Upper Respiratory Issues
Chihuahuas suffer from a variety of upper respiratory conditions, not all of which are medical problems. The following sections describe some of the most common you are likely to observe in your Chi.
This condition is one that is almost exclusively seen in toy and miniature breeds, especially the Chihuahua. It is considered to have a genetic factor; however, it can be difficult to eradicate because symptoms often don't appear until the Chihuahua is middle-aged and has already been bred (potentially) many times.
Tracheal collapse is the inability of the inner rings of the trachea (the air tube from mouth to lungs) to keep their circular shape, causing the trachea to narrow significantly or collapse while the dog is breathing. When this happens the Chihuahua will make a harsh, honking cough.
Obesity, heart disease, and chronic respiratory infections are thought to play a role in exacerbating the extent of a dog's tracheal collapse. All of these factors can apply added pressure to the trachea, forcing faulty cartilage in the trachea to collapse even further.
The coughing tends to occur in fits, with the coughing spells becoming more and more frequent and debilitating over time. Periods of exercise, excitement, pulling on a leash during a walk (putting pressure to the trachea), drinking, and eating will often initiate these coughing fits.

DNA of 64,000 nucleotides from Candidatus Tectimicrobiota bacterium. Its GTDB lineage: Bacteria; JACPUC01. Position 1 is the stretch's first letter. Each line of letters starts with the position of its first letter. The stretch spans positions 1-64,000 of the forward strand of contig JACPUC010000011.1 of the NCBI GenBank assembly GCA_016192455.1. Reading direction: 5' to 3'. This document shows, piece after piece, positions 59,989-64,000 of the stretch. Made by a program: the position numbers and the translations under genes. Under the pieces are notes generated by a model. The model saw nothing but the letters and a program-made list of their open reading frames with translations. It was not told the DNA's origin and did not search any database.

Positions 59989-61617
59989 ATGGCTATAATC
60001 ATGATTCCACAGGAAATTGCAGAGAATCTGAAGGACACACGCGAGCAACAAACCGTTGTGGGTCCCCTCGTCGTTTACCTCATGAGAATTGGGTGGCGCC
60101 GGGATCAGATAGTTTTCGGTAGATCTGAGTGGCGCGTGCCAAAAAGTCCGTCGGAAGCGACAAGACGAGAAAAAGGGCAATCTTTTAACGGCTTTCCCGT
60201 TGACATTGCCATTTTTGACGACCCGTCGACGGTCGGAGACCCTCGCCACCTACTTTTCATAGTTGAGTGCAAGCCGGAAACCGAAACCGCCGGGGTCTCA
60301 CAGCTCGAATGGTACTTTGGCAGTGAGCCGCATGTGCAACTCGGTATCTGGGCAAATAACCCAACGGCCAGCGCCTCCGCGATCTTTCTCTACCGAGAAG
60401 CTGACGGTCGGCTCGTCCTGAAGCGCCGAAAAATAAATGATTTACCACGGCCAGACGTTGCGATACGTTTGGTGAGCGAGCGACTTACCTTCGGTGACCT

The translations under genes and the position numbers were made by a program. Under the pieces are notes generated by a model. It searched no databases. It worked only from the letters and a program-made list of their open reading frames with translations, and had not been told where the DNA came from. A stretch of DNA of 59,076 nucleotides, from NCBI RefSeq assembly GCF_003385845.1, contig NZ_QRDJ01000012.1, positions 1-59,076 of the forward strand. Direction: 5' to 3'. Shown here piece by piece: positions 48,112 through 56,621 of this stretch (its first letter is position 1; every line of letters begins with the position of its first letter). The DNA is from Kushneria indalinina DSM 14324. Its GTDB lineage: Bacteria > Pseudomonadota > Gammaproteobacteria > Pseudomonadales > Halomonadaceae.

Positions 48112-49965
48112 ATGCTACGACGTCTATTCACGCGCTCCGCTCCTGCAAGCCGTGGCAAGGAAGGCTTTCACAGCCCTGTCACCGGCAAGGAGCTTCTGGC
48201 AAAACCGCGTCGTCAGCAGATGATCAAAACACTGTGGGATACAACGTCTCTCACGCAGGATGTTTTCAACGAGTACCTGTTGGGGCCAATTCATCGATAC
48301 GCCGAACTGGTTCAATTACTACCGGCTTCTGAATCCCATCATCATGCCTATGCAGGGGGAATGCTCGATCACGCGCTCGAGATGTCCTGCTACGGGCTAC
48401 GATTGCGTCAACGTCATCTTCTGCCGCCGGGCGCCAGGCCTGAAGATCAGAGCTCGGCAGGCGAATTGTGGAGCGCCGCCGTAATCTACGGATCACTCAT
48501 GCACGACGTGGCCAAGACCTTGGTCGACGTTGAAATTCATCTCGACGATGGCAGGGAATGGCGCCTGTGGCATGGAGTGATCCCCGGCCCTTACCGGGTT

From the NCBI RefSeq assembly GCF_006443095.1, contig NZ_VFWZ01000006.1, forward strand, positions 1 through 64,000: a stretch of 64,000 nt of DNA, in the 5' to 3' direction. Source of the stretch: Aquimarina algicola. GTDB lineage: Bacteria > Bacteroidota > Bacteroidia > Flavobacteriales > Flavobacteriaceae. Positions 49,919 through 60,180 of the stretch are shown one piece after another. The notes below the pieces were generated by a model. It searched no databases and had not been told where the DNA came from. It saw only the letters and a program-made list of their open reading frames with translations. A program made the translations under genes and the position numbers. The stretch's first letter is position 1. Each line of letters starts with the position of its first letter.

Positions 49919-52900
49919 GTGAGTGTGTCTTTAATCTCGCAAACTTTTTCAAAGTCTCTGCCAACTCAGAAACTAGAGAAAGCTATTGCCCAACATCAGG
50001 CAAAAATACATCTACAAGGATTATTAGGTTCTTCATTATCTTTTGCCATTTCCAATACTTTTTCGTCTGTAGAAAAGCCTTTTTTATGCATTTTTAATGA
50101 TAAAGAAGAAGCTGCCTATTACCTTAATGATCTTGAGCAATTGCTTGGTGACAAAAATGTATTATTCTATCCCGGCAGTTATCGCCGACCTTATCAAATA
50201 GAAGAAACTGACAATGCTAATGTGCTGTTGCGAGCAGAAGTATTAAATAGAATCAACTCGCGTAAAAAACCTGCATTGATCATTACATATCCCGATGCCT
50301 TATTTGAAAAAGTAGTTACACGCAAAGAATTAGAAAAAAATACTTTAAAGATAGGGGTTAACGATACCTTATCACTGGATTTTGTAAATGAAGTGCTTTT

At this time, there is no known cure for trachea collapse; however, it can be managed relatively well with bronchodilators, nebulizers, and vaporizers. In some cases, corticosteroids (as a fast-acting anti-inflammatory) and sedatives may be necessary. In all cases, Chihuahuas with this condition should be walked on a halter or harness to avoid any direct pressure on the trachea.
Chihuahuas are notorious for a condition called reverse sneezing, which could be mistaken for a collapsing trachea. Reverse sneezing is brought on by periods of excitement and exercise, and the sound a Chi makes when reverse sneezing is quite alarming. Rest assured, however, that this condition is neither related to trachea collapse nor dangerous.
When a Chihuahua starts reverse sneezing, she usually stops moving and becomes a little hunched as she starts sucking air in hard through her nostrils, making a dreadful wheezing sound. The episodes don't last more than a minute at most. If you want to help your Chi halt the reverse sneezing, you can try blocking her nostrils with your fingers or encouraging her to swallow a few treats.
Many new Chihuahua owners are amazed the first time they hear the melodious sounds of a Chi enjoying a deep, luxurious sleep. In other words, Chihuahuas snore. Snoring has nothing to do with a collapsing trachea — it happens because they have shorter muzzles. It's just a cute little thing that Chihuahuas do when they're very relaxed and comfortable. Smile and enjoy.